My mother's cat Ti Gris

My mother had a cat that really bounded strongly to her. He was a big gray male cat, she called him Ti Gris (Little Gray) She was a chef cook at a restaurant, and when she arrived home sometime very tired Ti Gris was always waiting for her. He would roll on his back, and let her tickle his tummy. He always succeeded in putting a smile on her face. You could see that those two really cared for each other. He would follow her around purring. My mother died suddenly one good morning my father found her dead in her sleep, after her burial Ti Gris just disappeared and was never seen again. He didn't want to stay home without my mother. Nobody knows what happened to Ti Gris.

Another interesting story about a certain cat.

After we moved from the farm we bought a new house in a small town. The heating system was from ducts under the floor coming from a central oil furnace. Somehow our female cat found her way into one of those duct, if you put her outside she would always crawl into that duct and meowed very loud to get in. We had to remove the floor grill to let her in every time. My father got impatient with that cat. So he decided to drop her in the wood fifty miles from our home. He never told us that, so we thought that she just had died. But after two years a particular morning we heard a loud meow coming from the heat ventilation floor grill. Well, is this weird or what! The cat was back. Explain to me how on earth after two years and two harsh winters she found her way back! My mother was crying, she looked in good shape also. She amazed us so much that she made her way into our heart. We kept her and nobody ever complained about her bad habit again.

About the courage and love of life of cats

Again this story is very unusual but true. A big yellow cat we had on the farm to keep our farm free from rodent, was doing her usual mouse hunting in the hay field. My father was cutting the hay with the tractor and the hay reaper which has a long arm on the side with moving blades. This arm drag under the hay about one inch above the ground. The poor cat just happened to be in the hay field that day, and the grass cutter cut off the tips of her 4 legs. She ran away leaving a tract of blood and hid under the grain storage building, which was about six inches above the ground. She stayed there for at least a month.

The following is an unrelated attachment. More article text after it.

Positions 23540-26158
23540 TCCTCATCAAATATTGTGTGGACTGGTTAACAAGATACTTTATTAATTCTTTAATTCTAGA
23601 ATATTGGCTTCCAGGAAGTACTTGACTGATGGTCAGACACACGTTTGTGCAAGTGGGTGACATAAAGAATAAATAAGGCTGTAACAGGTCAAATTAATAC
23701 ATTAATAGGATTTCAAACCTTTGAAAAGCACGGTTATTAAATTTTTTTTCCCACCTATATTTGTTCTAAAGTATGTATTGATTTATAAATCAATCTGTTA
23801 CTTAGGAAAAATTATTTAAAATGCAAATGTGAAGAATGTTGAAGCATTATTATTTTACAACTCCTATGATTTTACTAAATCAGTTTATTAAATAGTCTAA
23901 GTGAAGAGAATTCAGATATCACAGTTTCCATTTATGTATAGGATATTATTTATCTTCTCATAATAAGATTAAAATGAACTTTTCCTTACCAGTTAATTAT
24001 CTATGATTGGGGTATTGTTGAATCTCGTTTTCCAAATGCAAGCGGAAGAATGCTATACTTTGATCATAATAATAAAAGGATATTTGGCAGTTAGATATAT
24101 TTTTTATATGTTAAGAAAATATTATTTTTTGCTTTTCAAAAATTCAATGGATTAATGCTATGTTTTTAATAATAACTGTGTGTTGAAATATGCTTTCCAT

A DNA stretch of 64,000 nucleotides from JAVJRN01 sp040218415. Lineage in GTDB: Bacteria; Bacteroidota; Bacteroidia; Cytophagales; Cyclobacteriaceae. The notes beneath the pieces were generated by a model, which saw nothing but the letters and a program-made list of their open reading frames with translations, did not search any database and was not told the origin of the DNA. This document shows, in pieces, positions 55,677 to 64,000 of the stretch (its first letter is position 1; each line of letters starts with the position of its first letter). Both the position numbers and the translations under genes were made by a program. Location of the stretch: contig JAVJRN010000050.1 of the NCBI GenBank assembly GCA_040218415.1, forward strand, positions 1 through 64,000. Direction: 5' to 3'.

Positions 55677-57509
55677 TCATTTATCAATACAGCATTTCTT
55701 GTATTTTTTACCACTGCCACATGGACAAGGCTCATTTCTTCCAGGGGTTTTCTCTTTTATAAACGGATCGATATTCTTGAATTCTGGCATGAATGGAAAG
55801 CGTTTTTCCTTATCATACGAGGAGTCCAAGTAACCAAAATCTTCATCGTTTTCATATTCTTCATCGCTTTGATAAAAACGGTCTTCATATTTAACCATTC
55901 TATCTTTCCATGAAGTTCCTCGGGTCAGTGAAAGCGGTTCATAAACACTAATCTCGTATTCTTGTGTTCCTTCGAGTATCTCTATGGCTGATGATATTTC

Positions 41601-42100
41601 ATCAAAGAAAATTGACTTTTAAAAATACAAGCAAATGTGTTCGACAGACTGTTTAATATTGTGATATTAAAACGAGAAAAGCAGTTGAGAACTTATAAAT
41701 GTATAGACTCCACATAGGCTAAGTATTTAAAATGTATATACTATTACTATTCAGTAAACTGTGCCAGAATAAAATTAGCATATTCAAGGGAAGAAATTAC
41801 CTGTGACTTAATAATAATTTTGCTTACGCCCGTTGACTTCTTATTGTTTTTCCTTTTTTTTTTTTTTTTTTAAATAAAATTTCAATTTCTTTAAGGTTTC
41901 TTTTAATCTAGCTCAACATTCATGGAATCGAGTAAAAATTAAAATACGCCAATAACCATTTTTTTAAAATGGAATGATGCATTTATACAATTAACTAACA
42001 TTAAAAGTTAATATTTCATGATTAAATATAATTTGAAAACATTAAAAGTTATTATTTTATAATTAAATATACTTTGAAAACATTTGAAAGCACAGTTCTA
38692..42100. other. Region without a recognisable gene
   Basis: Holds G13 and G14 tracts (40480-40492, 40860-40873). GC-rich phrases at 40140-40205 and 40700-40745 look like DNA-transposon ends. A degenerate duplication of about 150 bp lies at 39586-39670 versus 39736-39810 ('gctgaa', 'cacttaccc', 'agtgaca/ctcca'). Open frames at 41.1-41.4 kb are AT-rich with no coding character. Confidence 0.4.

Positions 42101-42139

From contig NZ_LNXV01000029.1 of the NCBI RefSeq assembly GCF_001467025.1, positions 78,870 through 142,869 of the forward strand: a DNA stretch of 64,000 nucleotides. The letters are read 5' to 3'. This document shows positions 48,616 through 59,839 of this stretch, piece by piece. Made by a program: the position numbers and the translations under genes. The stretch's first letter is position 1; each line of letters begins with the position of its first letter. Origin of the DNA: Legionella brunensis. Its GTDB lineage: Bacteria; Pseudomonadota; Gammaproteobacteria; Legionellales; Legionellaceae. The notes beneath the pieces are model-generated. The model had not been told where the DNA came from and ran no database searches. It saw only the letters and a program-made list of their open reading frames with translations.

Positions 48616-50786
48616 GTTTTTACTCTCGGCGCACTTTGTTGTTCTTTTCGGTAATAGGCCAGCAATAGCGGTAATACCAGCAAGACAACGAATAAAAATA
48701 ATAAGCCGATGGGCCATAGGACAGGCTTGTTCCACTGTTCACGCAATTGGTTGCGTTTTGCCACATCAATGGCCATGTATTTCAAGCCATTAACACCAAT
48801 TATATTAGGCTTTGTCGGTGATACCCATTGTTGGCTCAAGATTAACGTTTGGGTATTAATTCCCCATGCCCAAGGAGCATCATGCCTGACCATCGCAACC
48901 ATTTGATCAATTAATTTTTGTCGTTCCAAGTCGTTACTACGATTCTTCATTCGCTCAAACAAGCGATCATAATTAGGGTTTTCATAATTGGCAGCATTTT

Everyone thought that she was dead. But after a couple of months she was hopping around on the tips of her cut off paws. My father tried to shoot her, because he didn't want her to suffer. He never succeeded. She became a wild cat and hated humans with passion. No one could approach her ever again, she would hiss and snarl and would surely bite your hand off if you would insist on approaching her. We called her La Chatte Maline. (The Upset Cat) Could you blame her! If somebody I trust cut my legs off and tried to shoot me, I sure wouldn't like him or them either. We just left her alone, she lived another six years. I guess there must have been some rodents living under the grain building. She had plenty of food. But how she survived our harsh winters is something to be admired. Alone, hurt, and proud. She still loved life and proved the real courage of a regular house cat. They are more admirable that we think they are. I sure have a lot of admiration for them. They are by far my favorite animals.

What some researchers believes about cats

There are a lot of ways that researchers have tried to take this subject, one of which being psychic. Some say that cats bond with someone due to a "psychic aura" that is compatible with both the person and the cat. If a cat feels that someone is giving them a bad vibe, they will simply ignore that person. Although this can be true to a sense for some, a majority of those who own cats will tell you that this couldn't be any further from the truth. Even though there are a lot of theories and speculation out there, no one really knows why cats bond with humans. There's little to no proof available as well, other than cats and their natural instinct for physical survival. Those who own cats know that cats crave attention, simply to make them feel needed. They love to be pampered by their owners, and will shower you with attention and affection if you just give them the chance. Those who are new to owning cats may find bonding to be very different. Cats are different from other animals, including dogs, in the sense that they bond different. Different breeds of cats will bond different with their owners, although most prefer affection and attention. The more time you spend around your cat, the more he will bond with you. Over the years, you'll find that the bond you create with your pet has grown very strong -- and simply cannot be broken.